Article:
Shoring Up Child Protection in Massachusetts: Commissioner Spears & the Push to Go Fast
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In January 2015, when incoming Massachusetts Governor Charlie Baker chose Linda Spears as his new Commissioner of the Department of Children and Families, he was looking for a reformer. Following the grizzly death of a child under DCF protection in 2014, Spears, a former front-line child welfare worker who had gone on to serve as vice president of a Washington D.C.-based child welfare think tank, was hired to review the case and assess what had gone wrong in the DCF system. Spears concluded that the blame did not lie with individual staff workers, but with a host of systemic problems, some the product of recession-era budget cuts. She recommended dozens of reforms. Impressed by Spears’ assessment of the agency, Baker recruited her to come to Massachusetts, head the child welfare agency, and implement her proposed reforms—and he promised to give her his backing.
No sooner had she arrived than three disturbing new cases—two child fatalities and one near-fatality—dealt another body blow to public confidence in the DCF. At this point, the Governor decided the DCF needed more than reform—it needed an emergency intervention and a very fast turnaround. He sent his Chief of Staff and “fix-it specialist,” Steve Kadish, to collaborate with Spears in righting the state’s child protection ship as quickly as possible, with a high-octane all-hands-on-deck staffing-and-reform effort, using a popular project management tool called Agile/Scrum.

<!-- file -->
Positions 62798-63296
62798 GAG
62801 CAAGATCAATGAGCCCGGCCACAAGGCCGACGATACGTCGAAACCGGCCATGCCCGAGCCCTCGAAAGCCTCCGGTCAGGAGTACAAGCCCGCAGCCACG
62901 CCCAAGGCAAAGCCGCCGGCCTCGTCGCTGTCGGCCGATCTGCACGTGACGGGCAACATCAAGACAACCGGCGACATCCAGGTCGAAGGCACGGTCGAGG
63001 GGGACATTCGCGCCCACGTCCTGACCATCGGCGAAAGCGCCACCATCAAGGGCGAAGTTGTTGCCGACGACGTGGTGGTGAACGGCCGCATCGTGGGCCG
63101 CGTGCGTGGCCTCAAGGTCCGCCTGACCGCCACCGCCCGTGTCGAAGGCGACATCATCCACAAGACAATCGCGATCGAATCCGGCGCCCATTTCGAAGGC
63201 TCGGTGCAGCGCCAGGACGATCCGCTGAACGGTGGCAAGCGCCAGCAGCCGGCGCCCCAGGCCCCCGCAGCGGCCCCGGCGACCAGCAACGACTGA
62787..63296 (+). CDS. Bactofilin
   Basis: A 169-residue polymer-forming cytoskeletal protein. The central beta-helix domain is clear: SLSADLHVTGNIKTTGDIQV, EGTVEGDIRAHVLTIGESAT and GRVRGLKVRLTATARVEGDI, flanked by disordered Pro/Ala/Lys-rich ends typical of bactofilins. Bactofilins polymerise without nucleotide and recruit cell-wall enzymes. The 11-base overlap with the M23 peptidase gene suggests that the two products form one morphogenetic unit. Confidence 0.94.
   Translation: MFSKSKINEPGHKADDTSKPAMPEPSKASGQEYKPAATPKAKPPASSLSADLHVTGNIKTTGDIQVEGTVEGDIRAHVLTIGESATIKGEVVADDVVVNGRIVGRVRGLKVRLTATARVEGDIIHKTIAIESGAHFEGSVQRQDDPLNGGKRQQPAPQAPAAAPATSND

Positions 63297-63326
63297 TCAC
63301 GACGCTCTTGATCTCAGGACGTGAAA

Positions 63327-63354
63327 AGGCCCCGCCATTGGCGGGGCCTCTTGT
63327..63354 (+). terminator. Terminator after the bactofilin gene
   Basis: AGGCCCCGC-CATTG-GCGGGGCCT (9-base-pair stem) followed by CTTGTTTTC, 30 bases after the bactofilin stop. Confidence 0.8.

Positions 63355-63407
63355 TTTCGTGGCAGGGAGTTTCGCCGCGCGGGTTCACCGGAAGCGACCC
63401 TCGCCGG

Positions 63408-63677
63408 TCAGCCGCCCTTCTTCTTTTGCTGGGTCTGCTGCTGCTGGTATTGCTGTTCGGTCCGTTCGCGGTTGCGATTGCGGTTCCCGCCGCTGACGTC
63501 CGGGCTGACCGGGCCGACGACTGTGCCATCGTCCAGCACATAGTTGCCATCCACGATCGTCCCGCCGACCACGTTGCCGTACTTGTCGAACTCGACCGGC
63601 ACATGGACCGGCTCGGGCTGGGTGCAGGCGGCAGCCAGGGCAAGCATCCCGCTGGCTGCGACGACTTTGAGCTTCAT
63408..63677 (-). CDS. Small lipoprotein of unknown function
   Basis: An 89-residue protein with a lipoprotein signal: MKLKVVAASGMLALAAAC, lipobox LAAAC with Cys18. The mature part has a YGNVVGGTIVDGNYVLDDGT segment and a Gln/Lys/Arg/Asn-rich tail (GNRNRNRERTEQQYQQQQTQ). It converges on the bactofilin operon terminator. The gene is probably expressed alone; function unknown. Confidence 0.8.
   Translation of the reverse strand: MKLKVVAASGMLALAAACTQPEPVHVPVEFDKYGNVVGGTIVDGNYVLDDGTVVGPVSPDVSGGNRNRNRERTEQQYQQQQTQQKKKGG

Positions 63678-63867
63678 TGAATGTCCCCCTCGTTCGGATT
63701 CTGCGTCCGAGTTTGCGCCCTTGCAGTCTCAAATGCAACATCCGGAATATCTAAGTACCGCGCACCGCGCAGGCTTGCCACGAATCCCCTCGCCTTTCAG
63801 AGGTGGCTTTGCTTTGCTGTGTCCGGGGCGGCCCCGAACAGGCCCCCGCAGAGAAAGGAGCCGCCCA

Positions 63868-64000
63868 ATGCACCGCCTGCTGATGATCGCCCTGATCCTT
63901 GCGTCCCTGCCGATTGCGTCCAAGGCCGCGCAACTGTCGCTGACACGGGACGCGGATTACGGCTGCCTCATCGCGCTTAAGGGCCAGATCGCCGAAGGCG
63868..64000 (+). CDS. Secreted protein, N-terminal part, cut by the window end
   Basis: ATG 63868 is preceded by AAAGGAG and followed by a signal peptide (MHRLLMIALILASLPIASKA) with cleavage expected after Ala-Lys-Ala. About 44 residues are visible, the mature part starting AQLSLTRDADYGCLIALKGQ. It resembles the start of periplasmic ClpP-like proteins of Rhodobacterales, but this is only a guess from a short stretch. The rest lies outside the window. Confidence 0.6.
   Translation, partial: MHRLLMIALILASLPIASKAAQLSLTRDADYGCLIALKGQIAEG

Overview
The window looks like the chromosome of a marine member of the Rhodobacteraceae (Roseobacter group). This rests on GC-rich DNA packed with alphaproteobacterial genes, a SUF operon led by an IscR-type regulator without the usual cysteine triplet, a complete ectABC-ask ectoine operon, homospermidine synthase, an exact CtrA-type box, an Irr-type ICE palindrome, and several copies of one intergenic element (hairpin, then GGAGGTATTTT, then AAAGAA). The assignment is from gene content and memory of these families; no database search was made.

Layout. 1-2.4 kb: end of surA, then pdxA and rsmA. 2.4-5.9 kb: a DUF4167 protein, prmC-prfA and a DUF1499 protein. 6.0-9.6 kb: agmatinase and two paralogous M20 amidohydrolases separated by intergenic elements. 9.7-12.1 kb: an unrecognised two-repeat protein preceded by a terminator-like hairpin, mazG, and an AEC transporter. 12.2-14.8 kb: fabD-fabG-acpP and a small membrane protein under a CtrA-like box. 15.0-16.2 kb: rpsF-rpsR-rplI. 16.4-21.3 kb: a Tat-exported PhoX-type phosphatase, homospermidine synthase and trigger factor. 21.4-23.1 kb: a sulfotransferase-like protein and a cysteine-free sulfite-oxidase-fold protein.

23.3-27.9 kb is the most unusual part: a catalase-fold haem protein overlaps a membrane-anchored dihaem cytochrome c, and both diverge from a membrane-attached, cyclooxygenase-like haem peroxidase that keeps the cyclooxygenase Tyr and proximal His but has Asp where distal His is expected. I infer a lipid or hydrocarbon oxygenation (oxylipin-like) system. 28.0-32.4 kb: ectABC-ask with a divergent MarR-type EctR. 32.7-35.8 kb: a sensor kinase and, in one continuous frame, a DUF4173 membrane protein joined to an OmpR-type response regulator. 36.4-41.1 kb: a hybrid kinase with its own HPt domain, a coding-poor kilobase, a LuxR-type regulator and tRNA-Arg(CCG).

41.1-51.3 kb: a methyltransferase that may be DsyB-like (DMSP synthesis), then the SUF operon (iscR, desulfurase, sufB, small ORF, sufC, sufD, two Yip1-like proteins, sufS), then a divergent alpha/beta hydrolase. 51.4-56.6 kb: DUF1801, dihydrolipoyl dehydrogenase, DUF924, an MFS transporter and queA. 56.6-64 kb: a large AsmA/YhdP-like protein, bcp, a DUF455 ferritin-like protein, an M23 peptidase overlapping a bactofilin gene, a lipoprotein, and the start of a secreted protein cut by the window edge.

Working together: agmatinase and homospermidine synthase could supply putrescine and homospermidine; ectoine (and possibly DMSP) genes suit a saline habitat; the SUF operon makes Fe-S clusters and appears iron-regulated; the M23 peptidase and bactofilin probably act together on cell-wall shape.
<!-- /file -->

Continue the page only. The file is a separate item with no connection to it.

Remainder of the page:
For Spears and her team, the attention from on-high was both a source of pressure and a rare opportunity to bypass some of the usual impediments to rapid change in state government. She decided to lean in, and that meant figuring out how to make effective use of Agile/Scrum—initially created to speed product development in the competitive technology sector—in a very different environment: an agency of social workers working with complex family struggles and kids in need of protection and services.
This management and leadership case can be used to introduce Question Zero, Theory of Change, Logic Models, Process Analysis, and Strategic Use of Data. In addition, the case supports discussion of how to identify priorities in a crisis, the use of Agile/Scrum in a social service agency, the role of line workers and union reps in agency reform, and how data metrics can be used strategically to change organizational culture and improve performance.
- Teaching Plan:
- Available with Educator Access
- Case Author:
- Pamela Varley
- Faculty Lead:
- Julie Boatright Wilson
- Pages (incl. exhibits):
- United States